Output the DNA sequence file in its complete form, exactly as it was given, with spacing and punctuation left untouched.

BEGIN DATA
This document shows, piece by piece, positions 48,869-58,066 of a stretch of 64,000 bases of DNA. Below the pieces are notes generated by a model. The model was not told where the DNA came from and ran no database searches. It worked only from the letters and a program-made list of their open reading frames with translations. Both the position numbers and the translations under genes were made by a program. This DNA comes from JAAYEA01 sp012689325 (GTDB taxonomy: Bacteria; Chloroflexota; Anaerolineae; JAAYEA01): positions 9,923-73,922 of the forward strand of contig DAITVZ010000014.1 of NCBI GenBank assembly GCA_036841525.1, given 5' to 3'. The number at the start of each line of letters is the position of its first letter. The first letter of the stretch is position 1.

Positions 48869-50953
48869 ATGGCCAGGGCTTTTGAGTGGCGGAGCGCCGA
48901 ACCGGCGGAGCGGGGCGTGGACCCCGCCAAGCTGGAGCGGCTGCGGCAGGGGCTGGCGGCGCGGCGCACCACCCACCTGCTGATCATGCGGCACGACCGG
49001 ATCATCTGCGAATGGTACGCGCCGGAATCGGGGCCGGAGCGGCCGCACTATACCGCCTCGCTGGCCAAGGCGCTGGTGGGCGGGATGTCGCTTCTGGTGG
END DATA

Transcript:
This document shows, piece by piece, positions 48,869-58,066 of a stretch of 64,000 bases of DNA. Below the pieces are notes generated by a model. The model was not told where the DNA came from and ran no database searches. It worked only from the letters and a program-made list of their open reading frames with translations. Both the position numbers and the translations under genes were made by a program. This DNA comes from JAAYEA01 sp012689325 (GTDB taxonomy: Bacteria; Chloroflexota; Anaerolineae; JAAYEA01): positions 9,923-73,922 of the forward strand of contig DAITVZ010000014.1 of NCBI GenBank assembly GCA_036841525.1, given 5' to 3'. The number at the start of each line of letters is the position of its first letter. The first letter of the stretch is position 1.

Positions 48869-50953
48869 ATGGCCAGGGCTTTTGAGTGGCGGAGCGCCGA
48901 ACCGGCGGAGCGGGGCGTGGACCCCGCCAAGCTGGAGCGGCTGCGGCAGGGGCTGGCGGCGCGGCGCACCACCCACCTGCTGATCATGCGGCACGACCGG
49001 ATCATCTGCGAATGGTACGCGCCGGAATCGGGGCCGGAGCGGCCGCACTATACCGCCTCGCTGGCCAAGGCGCTGGTGGGCGGGATGTCGCTTCTGGTGG